Commentary

Rapid Antigen Tests essential to managing Omicron

February, 2022

By: Brett O'Riley

Chief Executive, EMA

The EMA says it has looked at what is happening in Australia and other countries and concluded that Rapid Antigen Testing (RATs) is what is going to keep New Zealand open for business and avoiding the “big sick” for our workforce.

Chief Executive Brett O’Riley says nasal swabbing and COVID-19 tracking systems in Australia are overwhelmed by the Omicron COVID-19 variant, and we need to have a variety of Rapid Antigen Tests stockpiled ready for use in businesses, homes and public facilities.

“The spread of this new, more virulent, strain is unfortunately inevitable and it’s impossible for businesses to put effective plans in place to continue to operate unless they can test staff quickly, easily and cost-effectively. We need RATs to minimise infection transmission in the workplace and to enable access across our international borders for returning New Zealanders and skilled migrants,” he says. 

Mr O’Riley says that currently access to RATs is restricted and you pay for them yourself, but the Government needs to immediately ease this by approving the test kits for wider use, funding kits, and not missing out on more opportunities for easy access to supply.

“One of our EMA members can import RATs that are already approved and being used overseas including in Australia. They have millions of kits readily available in New Zealand. Unfortunately, they have not been able to get approval here yet and again we seem to have an opaque procurement process that is not focused on the right outcomes, further risking our economy and communities. We would have thought the Ministry of Health’s saliva testing procurement fiasco last year would have created a better process this time around but that does not appear to be the case after several months of frustration.”

Mr O’Riley says what colour the country is in the COVID traffic light system will be irrelevant if the situation in some Australian states is replicated here. There extended stand downs for staff caused by waiting for tests and results has meant mean up to 25 per cent of people are absent from work. This would have a catastrophic impact on businesses and public services, including the health sector.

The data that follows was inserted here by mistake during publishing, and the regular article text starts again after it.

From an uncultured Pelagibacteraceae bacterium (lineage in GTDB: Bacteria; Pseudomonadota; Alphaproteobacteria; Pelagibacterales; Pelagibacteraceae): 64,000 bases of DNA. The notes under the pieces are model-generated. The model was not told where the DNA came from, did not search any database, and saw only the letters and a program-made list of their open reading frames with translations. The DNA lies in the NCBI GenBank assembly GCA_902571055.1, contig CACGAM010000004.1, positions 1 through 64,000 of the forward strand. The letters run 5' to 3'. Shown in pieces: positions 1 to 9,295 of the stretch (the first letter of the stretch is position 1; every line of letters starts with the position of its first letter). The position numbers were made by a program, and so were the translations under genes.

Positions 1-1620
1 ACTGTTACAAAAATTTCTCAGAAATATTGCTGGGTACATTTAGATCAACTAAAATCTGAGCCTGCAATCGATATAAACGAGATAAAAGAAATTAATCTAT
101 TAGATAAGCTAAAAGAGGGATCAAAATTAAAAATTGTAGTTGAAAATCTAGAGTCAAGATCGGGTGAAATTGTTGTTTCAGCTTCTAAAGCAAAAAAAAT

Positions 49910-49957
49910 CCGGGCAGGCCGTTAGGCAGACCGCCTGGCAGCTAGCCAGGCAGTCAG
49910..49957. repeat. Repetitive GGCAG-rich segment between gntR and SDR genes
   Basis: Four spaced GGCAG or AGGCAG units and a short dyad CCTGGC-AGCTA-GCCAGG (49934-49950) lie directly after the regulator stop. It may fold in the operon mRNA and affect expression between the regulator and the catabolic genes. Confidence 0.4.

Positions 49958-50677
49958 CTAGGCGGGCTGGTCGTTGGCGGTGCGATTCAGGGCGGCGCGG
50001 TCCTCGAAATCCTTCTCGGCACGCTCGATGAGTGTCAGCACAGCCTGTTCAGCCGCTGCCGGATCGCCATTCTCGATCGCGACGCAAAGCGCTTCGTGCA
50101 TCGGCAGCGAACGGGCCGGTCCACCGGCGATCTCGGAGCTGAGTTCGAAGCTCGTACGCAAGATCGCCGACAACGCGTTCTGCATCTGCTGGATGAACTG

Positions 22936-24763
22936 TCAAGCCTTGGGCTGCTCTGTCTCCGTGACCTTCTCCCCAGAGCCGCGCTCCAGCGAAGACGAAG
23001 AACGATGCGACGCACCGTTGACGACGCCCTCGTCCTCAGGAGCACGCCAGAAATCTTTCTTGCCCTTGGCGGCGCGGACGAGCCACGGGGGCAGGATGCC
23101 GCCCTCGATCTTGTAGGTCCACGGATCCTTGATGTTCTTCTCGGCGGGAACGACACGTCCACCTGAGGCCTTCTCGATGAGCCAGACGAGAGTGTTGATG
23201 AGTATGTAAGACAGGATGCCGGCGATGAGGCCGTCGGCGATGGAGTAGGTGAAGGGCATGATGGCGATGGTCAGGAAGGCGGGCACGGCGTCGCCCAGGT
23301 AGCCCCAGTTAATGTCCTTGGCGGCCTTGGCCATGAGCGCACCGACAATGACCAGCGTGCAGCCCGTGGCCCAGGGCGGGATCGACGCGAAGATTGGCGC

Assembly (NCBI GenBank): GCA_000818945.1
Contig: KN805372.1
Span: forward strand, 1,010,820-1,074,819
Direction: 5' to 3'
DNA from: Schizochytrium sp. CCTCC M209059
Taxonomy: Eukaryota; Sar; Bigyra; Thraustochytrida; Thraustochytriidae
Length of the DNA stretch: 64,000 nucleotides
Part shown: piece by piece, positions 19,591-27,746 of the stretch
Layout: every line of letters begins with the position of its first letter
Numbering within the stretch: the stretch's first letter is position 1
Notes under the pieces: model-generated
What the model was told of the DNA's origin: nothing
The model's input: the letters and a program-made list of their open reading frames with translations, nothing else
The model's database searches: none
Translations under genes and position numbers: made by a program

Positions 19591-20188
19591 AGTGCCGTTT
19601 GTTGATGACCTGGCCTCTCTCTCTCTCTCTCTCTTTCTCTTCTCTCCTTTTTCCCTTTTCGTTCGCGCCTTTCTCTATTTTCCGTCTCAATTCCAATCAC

“It won’t matter if businesses are able to operate, they simply won’t have the ability to because they won’t have the staff. We know the skills shortage is biting even harder and there’s a need for everything from truck drivers to programmers, chefs, waiters, carpenters, engineers to project managers. With the current Immigration and MIQ situation, employers are certainly not going to get any from overseas in the short-term to fill the gaps,” he says.

Mr O’Riley is very concerned that the despite indications by senior government Ministers that RATs would be widely available in November last year, they are still not being given the required urgency for distribution.

“The fact that a Kiwi company able to access kits being used in New South Wales, the United Kingdom and Singapore cannot get approval here, and the lack of detail from Government about preparation for Omicron, means businesses perceive that we are not as ready as we should be for Omicron – this feels like Delta all over again.”

For companies in New Zealand – including EMA business members – who are using the small number of available RATs it is working well. But the current process is not an option for all businesses because of the lack of kit availability and costs.

“What’s the hold up? New Zealand cannot afford to go into another extended lock down, and we want to help be part of the solution that keeps our economy open and our communities safe. A huge part of that is using RATs.”

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